Cassie told Alex, who told Hannah to tell Sarah, that Morgan told Kylie, that Kailey told Angie, that Hailey had actually lied to Aspen, because Hailey told Kendra something that she told Aspen she wouldn't tell anyone.
Sound familiar? This pattern comes up a lot when you're around a group of teenage girls. Does it get old after hearing it oh, about 10 times a day? I would say yes, extremely old. Not only old but tiring, stressful, annoying, unreasonable, stupid, pointless, and I could go on describing it in countless negative ways.
Consider a world where it's like Halloween every day because people try to be something they're not; they lie, tell and keep secrets, talk behind each other's backs, hear or start rumors, lose friends and make friends. Whether you believe it or not, this "world" is real... and we call it high school.
"Drama" is a word that makes me cringe at the thought of it, an agonizing frustration that follows you everywhere you go in high school, like a swarm of bees constantly buzzing in your ears. To some teens, drama is a rush, an exciting way of making a huge deal out of absolutely nothing. They feed off the feeling they get knowing that they're the center of attention; whether it's affecting others or not, they only care about one thing -- themselves.
Teens like to take stories and tell them to other people, until the story turns into a rumor, a complete made-up lie that goes from one person to everyone around them in a matter of minutes, all to make someone else feel low. Have you ever played the game '"Telephone," where everyone sits in a circle and one person starts by whispering a short story to the person next to them? Each person passes it on around the circle until the last person tells the story they were told aloud. Then everyone laughs and thinks it's hilarious because the story wasn't even remotely close to the one they started out with?
Well, if you were to take a high school, shrink it to the size of Legos, and be able to hear everything everyone said clearly, you would think they were playing an innocent game of "Telephone." But then you'd hear the crying, the yelling and the whispers; you'd see the dirty looks, fights and frustration, and you would realize that, although similar, "drama" is not a simple game of "Telephone."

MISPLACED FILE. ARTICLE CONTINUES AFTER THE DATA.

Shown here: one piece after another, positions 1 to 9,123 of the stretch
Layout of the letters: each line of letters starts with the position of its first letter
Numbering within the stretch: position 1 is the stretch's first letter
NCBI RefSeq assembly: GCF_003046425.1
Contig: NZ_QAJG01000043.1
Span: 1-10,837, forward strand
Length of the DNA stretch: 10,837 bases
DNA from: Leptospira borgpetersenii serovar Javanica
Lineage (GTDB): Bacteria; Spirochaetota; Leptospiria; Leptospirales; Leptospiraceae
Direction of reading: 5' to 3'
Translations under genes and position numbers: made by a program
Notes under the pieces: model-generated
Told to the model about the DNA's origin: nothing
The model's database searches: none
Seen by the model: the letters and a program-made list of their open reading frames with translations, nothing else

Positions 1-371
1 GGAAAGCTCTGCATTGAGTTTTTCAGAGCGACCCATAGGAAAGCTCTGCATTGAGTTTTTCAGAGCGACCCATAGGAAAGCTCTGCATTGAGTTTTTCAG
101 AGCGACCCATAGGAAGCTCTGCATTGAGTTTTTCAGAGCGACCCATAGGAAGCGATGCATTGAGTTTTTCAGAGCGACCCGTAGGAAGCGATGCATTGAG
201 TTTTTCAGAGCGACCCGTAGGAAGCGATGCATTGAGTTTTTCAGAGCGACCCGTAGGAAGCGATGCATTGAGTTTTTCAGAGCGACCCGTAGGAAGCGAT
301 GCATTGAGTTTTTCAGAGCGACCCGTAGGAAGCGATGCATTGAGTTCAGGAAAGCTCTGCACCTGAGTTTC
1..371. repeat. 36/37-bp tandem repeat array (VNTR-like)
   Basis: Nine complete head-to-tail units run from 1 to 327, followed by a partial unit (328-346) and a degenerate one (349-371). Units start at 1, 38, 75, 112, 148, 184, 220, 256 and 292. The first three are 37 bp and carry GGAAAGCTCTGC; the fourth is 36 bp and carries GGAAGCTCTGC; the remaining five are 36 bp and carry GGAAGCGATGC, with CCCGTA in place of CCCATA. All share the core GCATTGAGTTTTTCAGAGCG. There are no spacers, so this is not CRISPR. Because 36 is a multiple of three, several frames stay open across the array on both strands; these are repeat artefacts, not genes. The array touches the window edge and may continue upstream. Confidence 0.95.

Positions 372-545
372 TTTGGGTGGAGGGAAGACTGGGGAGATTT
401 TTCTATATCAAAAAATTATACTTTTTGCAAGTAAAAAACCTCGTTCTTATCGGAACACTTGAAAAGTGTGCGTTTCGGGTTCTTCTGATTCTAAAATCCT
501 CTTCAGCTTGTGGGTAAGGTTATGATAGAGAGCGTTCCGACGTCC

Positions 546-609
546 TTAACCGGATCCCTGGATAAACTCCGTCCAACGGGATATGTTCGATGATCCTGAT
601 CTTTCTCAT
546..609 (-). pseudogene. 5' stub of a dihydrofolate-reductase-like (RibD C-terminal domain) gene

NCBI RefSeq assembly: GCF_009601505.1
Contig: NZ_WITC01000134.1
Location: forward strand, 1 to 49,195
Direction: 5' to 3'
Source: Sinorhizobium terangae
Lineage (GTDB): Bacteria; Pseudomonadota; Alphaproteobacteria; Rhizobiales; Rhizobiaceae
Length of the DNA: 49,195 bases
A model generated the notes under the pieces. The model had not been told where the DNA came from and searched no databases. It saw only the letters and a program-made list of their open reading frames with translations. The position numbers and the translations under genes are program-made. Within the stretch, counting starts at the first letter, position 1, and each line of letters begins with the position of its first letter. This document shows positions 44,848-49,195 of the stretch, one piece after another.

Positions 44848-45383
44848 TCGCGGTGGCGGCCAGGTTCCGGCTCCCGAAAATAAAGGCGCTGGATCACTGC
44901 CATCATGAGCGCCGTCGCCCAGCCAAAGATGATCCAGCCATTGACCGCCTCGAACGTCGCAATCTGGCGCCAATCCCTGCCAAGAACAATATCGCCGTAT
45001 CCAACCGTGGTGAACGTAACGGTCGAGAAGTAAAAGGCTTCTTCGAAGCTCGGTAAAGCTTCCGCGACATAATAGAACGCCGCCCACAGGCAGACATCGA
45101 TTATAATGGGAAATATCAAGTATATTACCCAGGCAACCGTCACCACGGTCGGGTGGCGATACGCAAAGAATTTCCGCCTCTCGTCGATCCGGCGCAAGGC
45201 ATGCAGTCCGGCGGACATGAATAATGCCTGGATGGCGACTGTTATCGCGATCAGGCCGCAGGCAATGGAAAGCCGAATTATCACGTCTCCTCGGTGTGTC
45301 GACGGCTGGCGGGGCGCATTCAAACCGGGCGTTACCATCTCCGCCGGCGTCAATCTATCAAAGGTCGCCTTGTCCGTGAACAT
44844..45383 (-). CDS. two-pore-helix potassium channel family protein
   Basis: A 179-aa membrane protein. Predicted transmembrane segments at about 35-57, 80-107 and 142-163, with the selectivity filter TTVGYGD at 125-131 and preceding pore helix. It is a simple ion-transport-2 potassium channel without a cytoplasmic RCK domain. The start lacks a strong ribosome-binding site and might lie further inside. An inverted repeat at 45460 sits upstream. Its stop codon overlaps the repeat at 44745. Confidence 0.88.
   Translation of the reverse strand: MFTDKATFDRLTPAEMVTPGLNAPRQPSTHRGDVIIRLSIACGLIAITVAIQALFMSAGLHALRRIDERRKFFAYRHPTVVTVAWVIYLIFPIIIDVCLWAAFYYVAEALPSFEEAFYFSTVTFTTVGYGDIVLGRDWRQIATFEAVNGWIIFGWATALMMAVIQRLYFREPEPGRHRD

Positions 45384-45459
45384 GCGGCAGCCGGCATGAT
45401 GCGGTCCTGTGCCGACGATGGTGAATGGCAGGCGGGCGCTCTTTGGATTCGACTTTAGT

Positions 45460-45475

One issue related to drama and friendships that befuddles me is the whole outlook on the popular saying "forgive and forget." In junior high we typically fall in with a certain crowd of people, and make strong friendships with those who have things in common with us. We are with them through thick and thin, from the laughter and the memories to the secrets and the hard times; and you still stay friends, telling these people anything and everything to the point where they practically know just as much about you as you do about yourself.
They're the ones you lean on when you need someone to talk to or confide in to keep your secrets. They are the ones you promise to forever be best friends with "no matter what." And then something happens, something huge that changes all of your plans -- high school. There are numerous ways for friendships to be broken up in high school, and when that happens the drama starts; the secrets spill, the stories change and the ones you always thought you could depend on aren't there anymore.
When you fight with a friend, before going and telling their secrets or changing stories, you should always think of the big "What if?." What if you become friends again? What if your whole fight was a big misunderstanding? What if you need this person and she isn't there anymore? What if she gets hurt by the things you're about to tell people?
Ask yourself these big "What ifs?" and you might find yourself second guessing whether you want to still stay in a fight with this person. Is it worth it after all you've been through together? Or should you just say, "Let's forget about it and go back to how we were?" Everyone makes mistakes and fights occasionally, everyone has different perspectives, so why should drama be the cost of your whole friendship?
In high school people who don't know you tend to judge you based on what they have heard, and trying to explain your side of a story to some- one who doesn't want to listen or understand is like using a pencil that isn't sharpened -- it's pointless. Some teens think drama will help them have friends or get everyone talking about them but I think we should have left that kind of junior-high immaturity far behind us.
As John Bytheway puts it, "It is better to be respected than it is to be popular. Popularity ends on yearbook day, but respect lasts forever."
Danielle Collier is a sophomore at Northridge High School. She enjoys being with friends, volleyball, shopping, writing and traveling. Contact her at email@example.com.